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Look Forward to More Cotton in Your Clothing

By : Categories : Blog,Textile, Apparel, & Footwear Industry Comment: 2 Comments

Cotton Incorporated released their latest Lifestyle Monitor on July 12, 2012, and it gave some interesting insight regarding the use of cotton in apparel over the last year, and what consumers think about it.

Cotton Plant

For all the details of the survey, visit Cotton Incorporated’s website.  I read the survey and found the following information very enlightening:

    Due to the increase in cotton prices last March,  US manufacturers reduced their consumption of cotton by 13% over the past year.  This reduction was mainly due to cotton being substituted for synthetic fibers.

    Over the same period, foreign manufacturers reduced their consumption of cotton by 7.4%.

    Most consumers (54%) say they have noticed there is less cotton in their clothing over the past year.  I find this to be a high number, and it tells me that consumers are paying close attention to what they are buying (most probably due to the Great Recession).

    41% of consumers have noticed a decrease in apparel quality over the past year.

While cotton prices are 50% less than a year ago due to increased supply and the decreased demand mentioned earlier, consumers are also buying less apparel due to the uncertain economy.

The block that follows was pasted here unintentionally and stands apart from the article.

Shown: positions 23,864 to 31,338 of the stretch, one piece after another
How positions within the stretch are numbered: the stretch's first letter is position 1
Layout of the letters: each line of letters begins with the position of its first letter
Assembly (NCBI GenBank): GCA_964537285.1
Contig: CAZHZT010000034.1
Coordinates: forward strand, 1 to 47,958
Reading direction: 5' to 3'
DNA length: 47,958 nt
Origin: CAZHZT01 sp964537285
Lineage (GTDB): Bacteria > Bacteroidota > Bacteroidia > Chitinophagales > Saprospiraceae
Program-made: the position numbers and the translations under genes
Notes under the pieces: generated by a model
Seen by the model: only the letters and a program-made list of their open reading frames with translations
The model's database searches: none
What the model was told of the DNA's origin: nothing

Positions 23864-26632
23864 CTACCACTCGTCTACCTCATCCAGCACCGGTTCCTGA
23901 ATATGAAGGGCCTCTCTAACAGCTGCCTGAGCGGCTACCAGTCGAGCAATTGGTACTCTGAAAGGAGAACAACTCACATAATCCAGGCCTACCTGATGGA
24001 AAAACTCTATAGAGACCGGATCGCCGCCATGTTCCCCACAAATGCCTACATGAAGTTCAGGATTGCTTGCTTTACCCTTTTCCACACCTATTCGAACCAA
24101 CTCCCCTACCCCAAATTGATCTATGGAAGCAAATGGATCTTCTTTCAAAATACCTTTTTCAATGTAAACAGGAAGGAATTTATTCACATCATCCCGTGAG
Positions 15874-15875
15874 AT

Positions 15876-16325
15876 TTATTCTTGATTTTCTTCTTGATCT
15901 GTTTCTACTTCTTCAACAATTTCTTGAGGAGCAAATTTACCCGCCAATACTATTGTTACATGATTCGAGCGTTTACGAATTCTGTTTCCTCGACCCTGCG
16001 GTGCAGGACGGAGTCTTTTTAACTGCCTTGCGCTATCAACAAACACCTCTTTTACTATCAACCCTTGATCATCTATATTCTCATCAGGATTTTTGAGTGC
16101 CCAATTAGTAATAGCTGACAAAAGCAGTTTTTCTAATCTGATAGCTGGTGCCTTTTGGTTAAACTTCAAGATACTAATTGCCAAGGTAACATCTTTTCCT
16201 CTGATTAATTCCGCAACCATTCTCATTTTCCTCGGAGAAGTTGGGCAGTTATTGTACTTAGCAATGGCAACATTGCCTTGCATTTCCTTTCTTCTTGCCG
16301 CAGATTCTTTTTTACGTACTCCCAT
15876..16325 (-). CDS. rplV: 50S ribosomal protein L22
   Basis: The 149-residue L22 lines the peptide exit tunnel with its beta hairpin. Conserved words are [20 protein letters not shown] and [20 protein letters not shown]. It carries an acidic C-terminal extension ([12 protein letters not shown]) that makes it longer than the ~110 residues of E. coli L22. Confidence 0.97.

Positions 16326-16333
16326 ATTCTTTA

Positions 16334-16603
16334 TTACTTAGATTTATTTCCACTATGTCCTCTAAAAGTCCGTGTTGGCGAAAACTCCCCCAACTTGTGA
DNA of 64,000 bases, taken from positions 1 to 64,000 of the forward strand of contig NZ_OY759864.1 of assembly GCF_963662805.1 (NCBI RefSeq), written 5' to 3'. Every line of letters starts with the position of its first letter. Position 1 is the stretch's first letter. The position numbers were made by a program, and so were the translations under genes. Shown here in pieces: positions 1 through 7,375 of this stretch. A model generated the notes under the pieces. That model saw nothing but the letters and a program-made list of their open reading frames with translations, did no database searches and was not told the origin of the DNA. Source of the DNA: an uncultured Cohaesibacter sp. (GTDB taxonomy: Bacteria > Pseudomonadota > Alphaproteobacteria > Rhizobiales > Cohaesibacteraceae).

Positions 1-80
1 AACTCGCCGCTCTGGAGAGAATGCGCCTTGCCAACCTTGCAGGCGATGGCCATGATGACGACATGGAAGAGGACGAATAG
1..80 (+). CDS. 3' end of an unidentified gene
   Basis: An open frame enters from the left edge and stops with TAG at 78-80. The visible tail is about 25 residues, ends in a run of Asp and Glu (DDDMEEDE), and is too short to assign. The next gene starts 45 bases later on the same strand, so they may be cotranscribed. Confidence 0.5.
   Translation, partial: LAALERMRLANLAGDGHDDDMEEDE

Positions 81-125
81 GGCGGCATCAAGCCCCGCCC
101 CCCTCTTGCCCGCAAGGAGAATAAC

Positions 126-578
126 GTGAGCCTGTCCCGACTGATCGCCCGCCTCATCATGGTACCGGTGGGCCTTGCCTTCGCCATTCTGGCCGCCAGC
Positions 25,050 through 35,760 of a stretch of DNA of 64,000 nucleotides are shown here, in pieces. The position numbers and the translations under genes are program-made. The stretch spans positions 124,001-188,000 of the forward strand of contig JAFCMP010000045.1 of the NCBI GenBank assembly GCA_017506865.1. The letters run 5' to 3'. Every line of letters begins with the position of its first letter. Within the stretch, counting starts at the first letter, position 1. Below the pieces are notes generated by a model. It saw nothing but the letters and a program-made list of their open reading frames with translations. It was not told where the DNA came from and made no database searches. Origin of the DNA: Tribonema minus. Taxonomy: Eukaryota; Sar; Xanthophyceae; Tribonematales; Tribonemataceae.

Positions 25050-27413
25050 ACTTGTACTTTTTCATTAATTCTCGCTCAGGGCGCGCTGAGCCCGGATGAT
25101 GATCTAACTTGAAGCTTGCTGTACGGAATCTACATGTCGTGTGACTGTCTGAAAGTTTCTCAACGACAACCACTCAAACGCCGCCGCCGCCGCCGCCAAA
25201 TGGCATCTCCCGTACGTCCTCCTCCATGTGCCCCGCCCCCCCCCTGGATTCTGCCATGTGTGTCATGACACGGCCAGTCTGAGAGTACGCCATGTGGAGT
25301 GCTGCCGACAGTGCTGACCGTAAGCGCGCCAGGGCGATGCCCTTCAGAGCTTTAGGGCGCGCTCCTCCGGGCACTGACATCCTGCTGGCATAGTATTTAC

The good news for cotton in all this is that 62% of apparel shoppers feel that cotton apparel is generally higher quality that synthetic, and that most consumers would pay more to keep cotton in their jeans and T-shirts.

The findings of this survey mimic what I see across the industry.  From apparel decorators embellishing T-shirts to fashion labels designing high-dollar denim, the properties of cotton make it very desirable for many categories of apparel, and consumers are willing to pay more for it.

We have just seen that no matter how high the price of cotton goes, it seems there are a few key apparel categories (such as jeans and T-shirts) that will always need high cotton content to satisfy consumers.

For more information on the survey, visit Cotton Incorporated’s website.

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  • Barbara Filippone

    July 31, 2012 at 1:41 pm

    The competition for cotton is now the regenerated cellulose viscose fabrics, many of which are derived from GMO soy & corn. Another example is Bamboo Viscose or eucalyptus viscose , cotton needs to look towards bio diversity , by using value added crops as companion crop planting , this would reduce the need for herbicides , and water consumption. These value added crops would be planted between the existing cotton crops. Blending cotton with poly is history we must look towards adding companion fiber crops planted as a additional fiber crop which can add value as well as reduce the need for water and herbicides. I am a expert in this field of value added fiber crops, which will blend with cotton. The consumers do not want GMO crops used to make textiles, corn and soy were intended as food not plastic or clothing.

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